jumped early in 2021 as prices for airfares, restaurant meals and apparel recovered after slumping as the economy locked down during the depths of the pandemic. That was expected. But more recently, prices have continued to climb as supply shortages mean businesses cannot keep up with fast-rising demand. Factory shutdowns, clogged shipping routes and labor shortages at ports and along trucking lines have combined to make goods difficult to produce and transport.
expect higher prices. If people believe that their lifestyles will cost more, they may demand higher compensation — and as employers lift pay, they may charge more for their goods to cover the costs, setting off an upward spiral.
though typically too little to fully offset the amount of inflation that has occurred this year. There are notable exceptions to that, including in leisure and hospitality jobs, where pay has accelerated faster than prices.
The fact that rents and other housing costs are now climbing only compounds the concern that price gains are becoming stickier.
“You have the sticky, important and cyclical piece of inflation surprising to the upside,” said Laura Rosner-Warburton, an economist at MacroPolicy Perspectives. “It is certainly a very significant development.”
Matt Permar, a 24-year-old mail carrier from Toledo, Ohio, rents a two-bedroom apartment in a suburban area with a friend from college. The pair had paid $540 a month each for two years, which Mr. Permar called “pretty standard.” But that has changed.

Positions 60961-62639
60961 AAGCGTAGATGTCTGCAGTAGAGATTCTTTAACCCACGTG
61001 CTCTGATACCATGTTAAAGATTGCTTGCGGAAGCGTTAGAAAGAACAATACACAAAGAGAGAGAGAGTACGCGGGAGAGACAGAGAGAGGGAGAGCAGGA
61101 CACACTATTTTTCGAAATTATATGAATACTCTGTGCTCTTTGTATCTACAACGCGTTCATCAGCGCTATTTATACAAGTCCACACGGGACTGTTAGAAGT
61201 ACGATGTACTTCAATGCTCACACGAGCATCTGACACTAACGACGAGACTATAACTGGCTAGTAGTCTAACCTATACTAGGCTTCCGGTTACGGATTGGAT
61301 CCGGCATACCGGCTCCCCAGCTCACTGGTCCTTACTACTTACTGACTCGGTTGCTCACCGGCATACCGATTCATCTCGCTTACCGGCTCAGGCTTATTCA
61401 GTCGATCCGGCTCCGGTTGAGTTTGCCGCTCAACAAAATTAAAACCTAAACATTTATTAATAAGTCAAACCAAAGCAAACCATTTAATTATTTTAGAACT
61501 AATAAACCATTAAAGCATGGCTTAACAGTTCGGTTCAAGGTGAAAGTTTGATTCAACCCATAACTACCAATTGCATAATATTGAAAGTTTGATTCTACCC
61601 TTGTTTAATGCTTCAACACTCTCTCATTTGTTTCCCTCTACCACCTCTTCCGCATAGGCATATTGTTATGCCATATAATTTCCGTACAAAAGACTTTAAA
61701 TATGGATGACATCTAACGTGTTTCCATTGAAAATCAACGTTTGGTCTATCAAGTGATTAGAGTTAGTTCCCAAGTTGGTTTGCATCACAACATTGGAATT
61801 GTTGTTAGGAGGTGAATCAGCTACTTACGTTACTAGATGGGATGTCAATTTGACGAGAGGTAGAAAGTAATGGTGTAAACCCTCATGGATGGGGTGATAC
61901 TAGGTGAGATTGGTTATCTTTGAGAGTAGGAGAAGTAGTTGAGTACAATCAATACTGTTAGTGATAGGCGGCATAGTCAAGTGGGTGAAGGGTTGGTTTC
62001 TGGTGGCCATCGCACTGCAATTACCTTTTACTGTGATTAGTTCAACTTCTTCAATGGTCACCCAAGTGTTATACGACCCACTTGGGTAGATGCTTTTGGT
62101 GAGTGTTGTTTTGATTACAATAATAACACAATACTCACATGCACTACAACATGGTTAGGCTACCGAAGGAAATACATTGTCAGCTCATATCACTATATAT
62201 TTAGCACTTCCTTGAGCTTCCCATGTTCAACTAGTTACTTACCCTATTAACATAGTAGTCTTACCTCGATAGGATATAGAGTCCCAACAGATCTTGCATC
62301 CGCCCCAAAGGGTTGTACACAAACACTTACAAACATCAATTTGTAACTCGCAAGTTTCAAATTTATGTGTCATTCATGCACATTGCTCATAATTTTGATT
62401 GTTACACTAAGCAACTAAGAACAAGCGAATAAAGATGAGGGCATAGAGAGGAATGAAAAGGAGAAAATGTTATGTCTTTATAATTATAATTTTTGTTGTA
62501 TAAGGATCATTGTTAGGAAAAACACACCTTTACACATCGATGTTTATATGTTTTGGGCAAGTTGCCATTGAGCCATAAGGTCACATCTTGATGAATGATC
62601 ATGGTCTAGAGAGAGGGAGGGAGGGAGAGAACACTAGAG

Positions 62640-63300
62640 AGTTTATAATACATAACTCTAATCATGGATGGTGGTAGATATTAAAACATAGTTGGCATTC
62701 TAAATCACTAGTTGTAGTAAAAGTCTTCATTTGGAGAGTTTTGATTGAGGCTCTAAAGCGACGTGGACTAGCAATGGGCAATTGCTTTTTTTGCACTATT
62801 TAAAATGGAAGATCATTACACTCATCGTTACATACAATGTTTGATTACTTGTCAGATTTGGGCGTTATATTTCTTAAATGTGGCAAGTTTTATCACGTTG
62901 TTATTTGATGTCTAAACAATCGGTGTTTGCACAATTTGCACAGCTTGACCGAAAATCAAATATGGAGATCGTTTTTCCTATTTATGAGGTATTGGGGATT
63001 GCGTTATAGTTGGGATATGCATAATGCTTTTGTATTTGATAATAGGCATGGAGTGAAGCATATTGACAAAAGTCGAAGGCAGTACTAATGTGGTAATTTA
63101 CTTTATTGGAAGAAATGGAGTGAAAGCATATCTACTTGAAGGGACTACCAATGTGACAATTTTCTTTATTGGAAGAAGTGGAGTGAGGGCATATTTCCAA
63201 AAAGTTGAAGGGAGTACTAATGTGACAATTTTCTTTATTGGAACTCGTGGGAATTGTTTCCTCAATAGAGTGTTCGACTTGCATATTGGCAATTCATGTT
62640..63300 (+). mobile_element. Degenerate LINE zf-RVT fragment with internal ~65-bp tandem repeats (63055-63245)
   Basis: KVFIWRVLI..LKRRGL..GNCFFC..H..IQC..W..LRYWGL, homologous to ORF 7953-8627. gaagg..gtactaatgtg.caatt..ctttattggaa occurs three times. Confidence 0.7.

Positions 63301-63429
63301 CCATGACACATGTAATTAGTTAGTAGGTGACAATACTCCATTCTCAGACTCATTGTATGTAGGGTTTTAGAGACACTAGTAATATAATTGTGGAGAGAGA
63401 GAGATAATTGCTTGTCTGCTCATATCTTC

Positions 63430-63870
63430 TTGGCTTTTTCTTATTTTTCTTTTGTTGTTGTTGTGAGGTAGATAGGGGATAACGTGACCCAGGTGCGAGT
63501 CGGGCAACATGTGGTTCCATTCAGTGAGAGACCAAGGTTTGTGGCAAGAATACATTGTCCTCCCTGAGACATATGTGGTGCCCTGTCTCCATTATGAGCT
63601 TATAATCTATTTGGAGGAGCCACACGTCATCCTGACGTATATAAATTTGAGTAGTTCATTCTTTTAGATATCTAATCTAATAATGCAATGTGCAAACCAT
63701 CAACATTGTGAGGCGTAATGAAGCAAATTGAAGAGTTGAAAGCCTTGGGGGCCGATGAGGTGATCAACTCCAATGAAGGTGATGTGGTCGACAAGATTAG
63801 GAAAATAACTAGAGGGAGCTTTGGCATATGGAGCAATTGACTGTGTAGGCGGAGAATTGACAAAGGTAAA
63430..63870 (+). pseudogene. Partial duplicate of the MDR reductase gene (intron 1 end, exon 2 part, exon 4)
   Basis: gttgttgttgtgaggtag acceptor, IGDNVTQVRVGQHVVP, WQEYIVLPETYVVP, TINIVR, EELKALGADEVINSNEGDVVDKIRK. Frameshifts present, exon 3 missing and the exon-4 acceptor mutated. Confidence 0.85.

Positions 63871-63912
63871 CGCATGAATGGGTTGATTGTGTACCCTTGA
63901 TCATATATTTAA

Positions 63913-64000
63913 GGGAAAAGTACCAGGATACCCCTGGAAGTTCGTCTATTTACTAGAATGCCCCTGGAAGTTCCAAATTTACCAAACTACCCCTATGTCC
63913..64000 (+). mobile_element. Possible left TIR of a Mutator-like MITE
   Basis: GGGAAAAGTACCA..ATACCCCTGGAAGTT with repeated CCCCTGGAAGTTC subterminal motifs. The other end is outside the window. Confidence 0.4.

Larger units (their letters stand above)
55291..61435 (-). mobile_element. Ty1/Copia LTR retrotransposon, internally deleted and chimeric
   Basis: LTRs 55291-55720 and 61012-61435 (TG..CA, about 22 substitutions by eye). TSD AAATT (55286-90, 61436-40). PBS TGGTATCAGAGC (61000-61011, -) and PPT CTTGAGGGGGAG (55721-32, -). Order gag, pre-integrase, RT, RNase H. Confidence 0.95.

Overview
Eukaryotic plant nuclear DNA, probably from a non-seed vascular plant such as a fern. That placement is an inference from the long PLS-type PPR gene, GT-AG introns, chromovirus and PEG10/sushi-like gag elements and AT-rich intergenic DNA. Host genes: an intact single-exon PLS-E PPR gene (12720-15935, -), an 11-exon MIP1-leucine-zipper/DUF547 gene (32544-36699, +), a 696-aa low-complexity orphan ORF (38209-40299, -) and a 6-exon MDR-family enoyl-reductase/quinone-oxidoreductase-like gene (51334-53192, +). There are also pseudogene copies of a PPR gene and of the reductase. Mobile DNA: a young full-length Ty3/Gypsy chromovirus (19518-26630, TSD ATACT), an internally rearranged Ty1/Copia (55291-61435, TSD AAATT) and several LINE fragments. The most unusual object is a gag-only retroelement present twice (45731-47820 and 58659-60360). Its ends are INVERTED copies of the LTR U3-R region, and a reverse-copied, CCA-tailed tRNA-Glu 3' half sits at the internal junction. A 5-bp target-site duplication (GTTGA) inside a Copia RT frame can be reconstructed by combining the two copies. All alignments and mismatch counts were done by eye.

“With the housing market being the way it is, they raised it about $100,” he said of his monthly rent. As a result, Mr. Permar said, he will have less cash to save or invest.
The Fed aims for 2 percent inflation on average over time, which it defines using a different but related index, the Personal Consumption Expenditures measure. That gauge is released at more of a delay, and has also jumped this year.
Central bankers have said they are willing to look past surging prices because the gains are expected to prove transitory, and they expect long-run trends that had kept inflation low for years to come to dominate. But they have grown wary as rapid price gains last.
The Fed’s September meeting minutes showed that “most participants saw inflation risks as weighted to the upside because of concerns that supply disruptions and labor shortages might last longer and might have larger or more persistent effects on prices and wages than they currently assumed.”
Fed officials’ moves toward slowing their bond purchases could leave them more nimble if they find that they need to raise rates to control inflation next year. Officials have signaled that they want to stop buying bonds before raising rates, so that their two tools are not working at odds with each other.